The publication of a new book about cannabis is stirring up a fierce debate that goes back to the bad old days — does the plant pose a risk to public health and safety?
In “Tell Your Children: The Truth About Marijuana, Mental Illness, and Violence”, former New York Times reporter Alex Berenson delivers a strong message based on controversial evidence. The evidence Berenson cites are the numerous studies claiming links between cannabis use and the development of psychotic disorders — and the evidence he ignores are the numerous studies showing that these links suggest correlation rather than causation.
Berenson, who worked a pharmaceutical beat with the New York Times before going on to write the John Wells series of spy thrillers, has phrased his warning in opposition to the enthusiasm surrounding medical cannabis. But his evidence is mostly circumstantial and alarmist, and “specious” enough to have motivated the Drug Policy Alliance into releasing a copiously-researched white paper on the book’s shortcomings.
One piece of evidence cited in the book is a disproportionate rise in violent crime after the legalization of medical cannabis, a claim first made by former Attorney General Jeff Sessions. However, the latest evidence backs a significant decrease in violent crime in states which have legalized cannabis.
The dating of these statistics to a 2014 baseline calls into question whether Berenson is operating in good faith. According to Mark Kleiman, a drug expert and public-policy professor at NYU, “Nothing interesting happened with regard to pot in 2014, but there was a national uptick in homicide in 2015–2016,” as he told New York Magazine. Though Alaska and Oregon officially legalized medical cannabis in 2014, decriminalization had slowly taken place over the preceding decades — making it unlikely that any fluctuations in crime rate could be tied to the legislative moves.
The graver allegation made in the book is the one less definitively countered. Over the years, much has been said about the linkage between schizophrenia and cannabis use, with scientists in the field drawing opposing conclusions from the same data.
“I’ve been doing this research for 25 years, and it’s polarizing even among academics,” Dr. Margaret Haney, a professor of neurobiology at Columbia University Medical Center, told the New York Times. “This is what the marijuana field is like.”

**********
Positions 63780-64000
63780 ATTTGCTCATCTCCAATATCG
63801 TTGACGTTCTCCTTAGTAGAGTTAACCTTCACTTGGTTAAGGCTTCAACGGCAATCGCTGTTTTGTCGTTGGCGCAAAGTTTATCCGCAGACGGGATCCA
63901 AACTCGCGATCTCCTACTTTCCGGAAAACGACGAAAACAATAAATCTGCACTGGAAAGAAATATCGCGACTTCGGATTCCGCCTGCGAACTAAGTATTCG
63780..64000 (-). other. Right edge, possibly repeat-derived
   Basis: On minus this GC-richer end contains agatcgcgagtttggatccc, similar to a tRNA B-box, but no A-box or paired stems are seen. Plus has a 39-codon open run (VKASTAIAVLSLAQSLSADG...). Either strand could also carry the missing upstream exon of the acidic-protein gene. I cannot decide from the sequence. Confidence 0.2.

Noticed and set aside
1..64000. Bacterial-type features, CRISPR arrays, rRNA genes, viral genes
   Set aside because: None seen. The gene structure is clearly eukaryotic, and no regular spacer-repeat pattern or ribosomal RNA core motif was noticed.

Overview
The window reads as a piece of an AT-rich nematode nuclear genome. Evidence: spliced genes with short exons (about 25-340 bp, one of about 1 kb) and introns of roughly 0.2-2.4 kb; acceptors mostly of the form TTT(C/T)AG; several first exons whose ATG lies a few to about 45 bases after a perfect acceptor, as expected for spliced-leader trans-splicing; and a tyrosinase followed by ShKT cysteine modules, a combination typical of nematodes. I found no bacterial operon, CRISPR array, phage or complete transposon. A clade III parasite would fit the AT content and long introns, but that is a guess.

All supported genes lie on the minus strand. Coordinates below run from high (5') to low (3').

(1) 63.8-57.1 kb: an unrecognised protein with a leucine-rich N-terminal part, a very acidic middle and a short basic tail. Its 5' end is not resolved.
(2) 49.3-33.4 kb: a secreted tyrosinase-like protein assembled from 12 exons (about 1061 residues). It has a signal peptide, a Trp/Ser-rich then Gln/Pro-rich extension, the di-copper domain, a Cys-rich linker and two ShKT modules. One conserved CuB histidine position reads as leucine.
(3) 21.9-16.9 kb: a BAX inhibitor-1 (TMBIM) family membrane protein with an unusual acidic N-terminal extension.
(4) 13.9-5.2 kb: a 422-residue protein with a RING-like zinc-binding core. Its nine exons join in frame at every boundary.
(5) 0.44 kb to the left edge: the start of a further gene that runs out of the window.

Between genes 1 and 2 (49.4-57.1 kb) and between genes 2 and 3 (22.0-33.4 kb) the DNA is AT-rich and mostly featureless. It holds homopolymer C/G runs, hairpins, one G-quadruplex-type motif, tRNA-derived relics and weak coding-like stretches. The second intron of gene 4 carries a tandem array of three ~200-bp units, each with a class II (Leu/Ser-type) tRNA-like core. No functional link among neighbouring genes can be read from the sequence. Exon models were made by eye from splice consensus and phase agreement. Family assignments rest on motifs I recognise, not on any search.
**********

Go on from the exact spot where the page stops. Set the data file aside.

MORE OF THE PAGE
The studies investigating the relationship between cannabis use and schizophrenia have also found a greater incidence of drug and alcohol abuse among people diagnosed with schizophrenia. “People who have an emerging schizophrenic disorder may be consuming marijuana, trying to self-medicate because they just don’t feel right,” Dr. Nora Volkow, the director of the National Institute for Drug Abuse at the National Institutes for Health, said in an NPR article.
There is a growing body of evidence that suggests cannabis may trigger psychotic episodes in people with a genetic predisposition to schizophrenia. But any suggestion that cannabis can cause people without a predisposition to become schizophrenic is hamstrung by the fact that cannabis use has risen 11-fold over the past 50 years while the proportion of people with schizophrenia has remained steady in the US population.
In addition, studies have shown that cannabidiol (CBD) could be helpful in treating symptoms of the illness, such as social withdrawal and blunted emotional expression.
Berenson isn’t the only recent critic of the legalization trend. Though police departments have reported no negative effects from legalization in early adopter states Colorado and Washington, police in states on the cusp of legislative change are balking.
In New Jersey, which is on the path to legalizing recreational cannabis, police have brought up a question that has yet to be solved elsewhere — how do police regulate driving under the impairment of a substance for which no cheap, reliable field tests are available?
A 2018 Colorado survey found that 69 percent of cannabis users had driven under the influence of the substance in the past year. Enforcement is complicated by a lack of objective intoxication standards. In the wait for a blood draw — the current standard for measuring cannabis intoxication — 70 percent or more of the THC in a driver’s blood stream might vanish before being detected.
Police in Illinois have brought up another issue — if recreational cannabis is legalized, what will happen to their K-9 units? Dogs trained to sniff cannabis will need to be retrained, or if that proves impractical, retired. Even mass euthanization is brought up as a possibility.
However, the change of K-9 duties has gone smoothly in states that have already legalized cannabis, without a single case of canine euthanization recorded.
While cannabis legalization does come with serious issues that need to be resolved, it appears that many of the concerns capturing public attention at the moment are large unfounded.